Sometimes. Depending on the type of tumor, extent of disease involvement, surgical margins, etc. Radiation can be used early as planned course or used later as salvage.
It depends. It depends on the type of cancer, stage of disease, and the result of surgery. There is no one answer for this question.
Both. Its like recommending sony versus samsung. Each device is from a different manufacturer that can accomplish the same thing. A doctor may say theirs is better but if he had the other device he would be saying the same thing. Its more important to know your doctor has the knowledge to treat a disease and a good reputation.
Either. Both of this technologies do essentially the same thing. Although these two machines look different, their ability to accurately and rapidly treat most cancers will not be different. Don't fall for the marketing hype.
Low risk to recurr. There is a good chance the type of disease was dcis (ductal carcinoma in situ). This is a pre-invasive disease (not cancer yet). Radiation can be avoided in the most favorable group of patients with dcis since chance of recurrence is very low. Typical conditions met are: 1) large clear margins of resection was obtained, 2) the disease is not too large (size), 3)not too aggressive (low-grade).
Ask your doctor why? This depends on your condition and age. Assuming you have cancer of the breast there are some (by no means all) radiation doctors who may not recommend it if it is early stage and you are over 70 and have good receptors (er and pr) so that you can take a hormone. Best bet is to get a second opinion and likely they won't agree.
It's the right thing. In 1970, no one had lumpectomy (partial mastectomy) and everyone had "radical mastectomy. Today many womaen can avoid mastectomy. The standard is to get roughly 5 weeks of adjuvant radiotherapy to the involved breast. Why because studies proved that no radiotherapy resulted in breast relapse and breast loss. Some women are now choosing to have both breasts removed.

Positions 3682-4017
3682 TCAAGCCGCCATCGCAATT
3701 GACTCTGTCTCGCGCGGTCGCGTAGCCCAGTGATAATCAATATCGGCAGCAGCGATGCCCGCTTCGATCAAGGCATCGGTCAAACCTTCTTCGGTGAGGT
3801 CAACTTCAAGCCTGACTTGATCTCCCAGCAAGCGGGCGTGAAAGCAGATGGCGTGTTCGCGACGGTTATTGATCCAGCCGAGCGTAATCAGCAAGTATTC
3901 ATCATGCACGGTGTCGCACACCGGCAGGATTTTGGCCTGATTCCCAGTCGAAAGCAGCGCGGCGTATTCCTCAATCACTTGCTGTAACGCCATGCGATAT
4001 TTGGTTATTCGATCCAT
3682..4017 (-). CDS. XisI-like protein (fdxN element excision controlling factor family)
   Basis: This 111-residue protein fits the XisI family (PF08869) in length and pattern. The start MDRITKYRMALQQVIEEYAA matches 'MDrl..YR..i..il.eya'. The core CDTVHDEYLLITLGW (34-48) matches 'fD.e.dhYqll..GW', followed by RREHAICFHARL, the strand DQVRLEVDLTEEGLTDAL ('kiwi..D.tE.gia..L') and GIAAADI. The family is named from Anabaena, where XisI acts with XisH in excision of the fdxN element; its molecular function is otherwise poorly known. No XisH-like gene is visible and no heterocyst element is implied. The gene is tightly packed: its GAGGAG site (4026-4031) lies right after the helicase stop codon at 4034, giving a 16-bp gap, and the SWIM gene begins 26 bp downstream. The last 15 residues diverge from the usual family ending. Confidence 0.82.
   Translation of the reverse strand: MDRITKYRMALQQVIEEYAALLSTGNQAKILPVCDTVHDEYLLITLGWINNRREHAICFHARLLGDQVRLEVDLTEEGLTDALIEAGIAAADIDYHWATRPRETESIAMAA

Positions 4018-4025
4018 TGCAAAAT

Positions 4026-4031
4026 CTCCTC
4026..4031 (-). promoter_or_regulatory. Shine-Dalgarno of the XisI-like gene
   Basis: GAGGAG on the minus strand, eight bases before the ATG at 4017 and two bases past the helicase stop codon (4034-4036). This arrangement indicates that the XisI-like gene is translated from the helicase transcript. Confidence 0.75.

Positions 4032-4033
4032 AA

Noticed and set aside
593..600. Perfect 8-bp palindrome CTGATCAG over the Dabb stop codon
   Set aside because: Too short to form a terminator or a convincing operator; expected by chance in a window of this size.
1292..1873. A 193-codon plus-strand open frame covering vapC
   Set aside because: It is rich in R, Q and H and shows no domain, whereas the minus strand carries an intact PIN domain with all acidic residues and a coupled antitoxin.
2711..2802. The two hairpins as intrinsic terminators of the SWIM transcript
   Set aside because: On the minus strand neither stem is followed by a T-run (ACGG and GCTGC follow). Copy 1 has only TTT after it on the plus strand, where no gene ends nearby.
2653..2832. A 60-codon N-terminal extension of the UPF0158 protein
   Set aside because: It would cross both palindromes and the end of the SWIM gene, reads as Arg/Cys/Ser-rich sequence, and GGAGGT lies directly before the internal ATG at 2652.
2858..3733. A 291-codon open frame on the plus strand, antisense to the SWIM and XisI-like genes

??? You need an opinion from a radiation oncologist so you can adequately understand why you do or don't need treatment. Unless that recommendation was made by someone who specializes in radiation treatments I would hesitate to accept it.
Lumpectomy radiation. Almost all patients who have a lumpectomy need radiation afterwards because of the risk of residual microscopic cancer. A couple of exceptions are in situ cancer that is very small, low grade, and widely clear margins; or invasive cancer that is very small, er +, age over 70, and margins over 2 mm.
Does drinking more water support the removal of necrotic brain tissue? I'm receiving radiation therapy to treat a brain tumor. A nurse recommended drinking lots of water to help my body remove necrotic tissue. I've been checking for information on the web
Breakdown. Breakdown products of tumor therapy can, in some cases, cause an injury to the kidneys. Staying well hydrated can reduce this risk. This problem is more likely with very large tumors, which you probably do not have, but it's an easy and inexpensive precaution, so probably worth incorporating into your regimen.
Hydration is good. This keeps your kidneys flushing out toxins and metabolites.
No. It does not remove any brain tissue. But drink water normally. Excessive water drinking may cause low sodium and may cause ur brain to swell and in extreme condition u may pass out. L. only listen to ur md.